Digital disinflation: a powerful force taking off in emerging markets

  • The world is now experiencing a second wave of global disinflation, this time driven by the digital technology revolution
  • The digital technology wave will be a more powerful disinflationary force in Emerging Markets (EM) than it has been in Developed Markets (DM)
  • In an attempt to gauge the disinflationary impact of the digital technology wave, we have constructed the Nomura Digital Disinflation Exposure Index (NDDEI)

Bigger force for EM

In EM economies, this digital wave is just getting started. However, in the years ahead, we expect it to penetrate EMs at a faster rate than it did in DMs, and it will turn out to be a more powerful disinflationary force than that currently experienced by the latter. It is also possible that in the coming years, some of the largest and historically more high-inflation prone EM economies could experience further deflation, but of the good type, driven by the digital wave rather than weak demand.

The first wave of global disinflation came from the globalization of trade. South Korea, a large emerging market, has the highest NDDEI score and therefore, currently faces the greatest digital disinflationary force, closely followed by Norway, Hong Kong, Sweden and Denmark.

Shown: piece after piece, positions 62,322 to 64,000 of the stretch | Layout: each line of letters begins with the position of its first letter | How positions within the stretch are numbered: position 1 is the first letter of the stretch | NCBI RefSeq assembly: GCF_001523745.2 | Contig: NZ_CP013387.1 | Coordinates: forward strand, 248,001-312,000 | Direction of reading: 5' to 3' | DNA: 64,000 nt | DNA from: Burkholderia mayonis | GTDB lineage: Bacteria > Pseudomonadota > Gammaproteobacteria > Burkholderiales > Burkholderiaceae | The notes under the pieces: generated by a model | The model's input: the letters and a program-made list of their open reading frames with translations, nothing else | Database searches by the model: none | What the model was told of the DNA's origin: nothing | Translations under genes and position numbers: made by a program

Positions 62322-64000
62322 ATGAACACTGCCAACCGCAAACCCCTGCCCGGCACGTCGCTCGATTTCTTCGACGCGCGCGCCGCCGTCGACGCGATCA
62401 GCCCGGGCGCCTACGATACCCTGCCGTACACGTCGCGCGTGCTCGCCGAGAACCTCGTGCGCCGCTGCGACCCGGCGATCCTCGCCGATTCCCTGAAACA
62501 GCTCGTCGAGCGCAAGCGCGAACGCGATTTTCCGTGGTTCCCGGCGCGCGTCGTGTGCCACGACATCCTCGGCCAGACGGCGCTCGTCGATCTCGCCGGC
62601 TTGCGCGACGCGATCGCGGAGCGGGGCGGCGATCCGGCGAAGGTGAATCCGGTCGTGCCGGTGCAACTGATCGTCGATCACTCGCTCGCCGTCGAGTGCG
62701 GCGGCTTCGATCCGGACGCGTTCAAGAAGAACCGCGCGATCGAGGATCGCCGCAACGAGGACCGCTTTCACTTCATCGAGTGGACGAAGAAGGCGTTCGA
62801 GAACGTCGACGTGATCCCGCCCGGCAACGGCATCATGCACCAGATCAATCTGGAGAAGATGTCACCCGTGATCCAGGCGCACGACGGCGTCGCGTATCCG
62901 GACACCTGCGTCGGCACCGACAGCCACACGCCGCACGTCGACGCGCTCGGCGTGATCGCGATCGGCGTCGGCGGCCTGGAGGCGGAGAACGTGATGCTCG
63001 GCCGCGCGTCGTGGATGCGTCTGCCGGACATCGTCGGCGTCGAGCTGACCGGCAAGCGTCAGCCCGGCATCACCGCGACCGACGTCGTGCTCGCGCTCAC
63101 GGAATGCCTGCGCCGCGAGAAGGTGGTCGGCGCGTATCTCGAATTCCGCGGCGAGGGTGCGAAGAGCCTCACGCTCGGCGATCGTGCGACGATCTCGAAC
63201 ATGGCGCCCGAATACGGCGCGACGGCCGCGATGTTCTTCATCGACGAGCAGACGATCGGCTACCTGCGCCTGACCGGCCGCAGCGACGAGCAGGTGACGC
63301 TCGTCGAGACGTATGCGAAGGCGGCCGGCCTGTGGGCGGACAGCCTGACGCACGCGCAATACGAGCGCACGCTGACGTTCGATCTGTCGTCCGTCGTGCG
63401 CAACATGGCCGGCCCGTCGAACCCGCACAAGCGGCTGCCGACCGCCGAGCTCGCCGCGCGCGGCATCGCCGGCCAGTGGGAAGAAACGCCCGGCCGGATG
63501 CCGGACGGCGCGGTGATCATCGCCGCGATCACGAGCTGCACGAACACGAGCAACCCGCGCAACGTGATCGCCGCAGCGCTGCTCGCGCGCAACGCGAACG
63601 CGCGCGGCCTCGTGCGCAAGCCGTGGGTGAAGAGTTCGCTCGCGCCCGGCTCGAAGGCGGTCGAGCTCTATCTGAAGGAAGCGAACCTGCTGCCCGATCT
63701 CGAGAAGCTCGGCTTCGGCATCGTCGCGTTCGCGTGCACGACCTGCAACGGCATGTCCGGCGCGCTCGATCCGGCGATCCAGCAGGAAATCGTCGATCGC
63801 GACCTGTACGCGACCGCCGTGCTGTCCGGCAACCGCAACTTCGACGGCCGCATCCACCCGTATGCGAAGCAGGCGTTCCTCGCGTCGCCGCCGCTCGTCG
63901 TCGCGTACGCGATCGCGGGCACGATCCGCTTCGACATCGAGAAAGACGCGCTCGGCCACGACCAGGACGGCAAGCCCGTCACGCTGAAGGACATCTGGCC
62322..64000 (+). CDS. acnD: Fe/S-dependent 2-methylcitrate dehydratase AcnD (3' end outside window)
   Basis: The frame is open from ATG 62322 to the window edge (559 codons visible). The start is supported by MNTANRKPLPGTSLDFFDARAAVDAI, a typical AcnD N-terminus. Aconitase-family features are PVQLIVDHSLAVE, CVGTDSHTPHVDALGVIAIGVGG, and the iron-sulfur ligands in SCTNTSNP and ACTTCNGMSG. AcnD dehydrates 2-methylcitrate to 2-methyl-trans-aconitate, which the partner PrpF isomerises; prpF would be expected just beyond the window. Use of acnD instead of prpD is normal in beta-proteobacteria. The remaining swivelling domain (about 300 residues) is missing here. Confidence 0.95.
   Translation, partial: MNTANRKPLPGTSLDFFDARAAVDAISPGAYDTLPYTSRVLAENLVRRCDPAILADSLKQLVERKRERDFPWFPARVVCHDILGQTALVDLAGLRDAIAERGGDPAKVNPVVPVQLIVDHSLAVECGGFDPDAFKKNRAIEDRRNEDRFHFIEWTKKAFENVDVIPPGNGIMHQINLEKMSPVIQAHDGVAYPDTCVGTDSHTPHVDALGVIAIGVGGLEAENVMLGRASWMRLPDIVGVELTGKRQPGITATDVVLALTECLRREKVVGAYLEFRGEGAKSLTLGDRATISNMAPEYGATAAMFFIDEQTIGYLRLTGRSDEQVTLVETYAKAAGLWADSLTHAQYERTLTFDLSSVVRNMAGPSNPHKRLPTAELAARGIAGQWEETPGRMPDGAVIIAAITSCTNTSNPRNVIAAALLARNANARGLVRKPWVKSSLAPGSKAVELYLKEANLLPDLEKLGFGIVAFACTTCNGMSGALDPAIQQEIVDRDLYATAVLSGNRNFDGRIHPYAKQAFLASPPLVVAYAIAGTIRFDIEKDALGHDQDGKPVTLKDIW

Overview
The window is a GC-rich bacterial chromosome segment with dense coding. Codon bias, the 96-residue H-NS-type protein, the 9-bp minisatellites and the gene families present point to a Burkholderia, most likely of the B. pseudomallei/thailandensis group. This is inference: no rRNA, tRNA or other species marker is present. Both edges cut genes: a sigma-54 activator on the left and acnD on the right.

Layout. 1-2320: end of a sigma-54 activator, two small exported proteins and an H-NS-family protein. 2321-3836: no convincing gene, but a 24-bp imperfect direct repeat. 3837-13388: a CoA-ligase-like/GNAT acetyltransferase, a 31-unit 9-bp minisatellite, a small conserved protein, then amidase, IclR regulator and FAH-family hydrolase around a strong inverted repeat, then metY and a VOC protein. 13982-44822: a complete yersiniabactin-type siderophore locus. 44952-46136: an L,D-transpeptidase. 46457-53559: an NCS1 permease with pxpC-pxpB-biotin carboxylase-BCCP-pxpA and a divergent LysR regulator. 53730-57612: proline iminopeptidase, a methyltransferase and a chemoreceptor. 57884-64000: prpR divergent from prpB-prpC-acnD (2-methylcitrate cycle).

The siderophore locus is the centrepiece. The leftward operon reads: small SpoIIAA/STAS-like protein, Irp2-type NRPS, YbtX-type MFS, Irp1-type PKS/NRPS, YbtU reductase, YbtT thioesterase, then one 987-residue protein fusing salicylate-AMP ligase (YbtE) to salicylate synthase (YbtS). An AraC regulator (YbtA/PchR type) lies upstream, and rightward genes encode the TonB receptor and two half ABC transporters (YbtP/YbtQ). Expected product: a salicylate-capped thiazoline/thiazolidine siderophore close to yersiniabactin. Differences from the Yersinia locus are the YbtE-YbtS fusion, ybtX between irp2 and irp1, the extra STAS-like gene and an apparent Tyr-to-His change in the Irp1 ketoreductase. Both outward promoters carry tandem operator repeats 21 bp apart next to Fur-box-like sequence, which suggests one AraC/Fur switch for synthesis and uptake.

What is digital disinflation?

The world is now experiencing a second wave of global disinflation, driven by the digital technology revolution, or the Fourth Industrial Revolution. (Read our previous article for further insights.)

Companies can now quickly achieve economies of scale by accessing a global market that was unavailable before, and can save costs by automating production processes, arbitraging labor by outsourcing services; real-time inventory management and cutting out the middle man by selling directly to the customer. With information directly at their fingertips, consumers are provided with an abundance of choice, pricing knowledge and the convenience of shopping.

While online sales were traditionally high in categories such as video, music, gaming and software, it has quickly spread to almost all goods and services, in some cases, providing immediate if not, same-day delivery. A key distinguishing factor of the digital wave is customer experience.

Economic theory tells us that this digital wave should be disinflationary in a number of ways:

1. E-commerce is a lower-cost business model and cost savings can be passed directly on to customers

2. Information explosion has increased pricing power of consumers over producers

3. Low-cost technology results in higher efficiency and lower wage bargaining power of workers

4. There are great challenges on how to properly measure consumer price inflation

Read our report here for the full ranking of the Digital Disinflation Exposure Index.


  • Rob Subbaraman

    Head of Global Macro Research and Co-head of Global Markets Research

  • Michael Loo

    Macroeconomic Research Analyst, Asia ex-Japan

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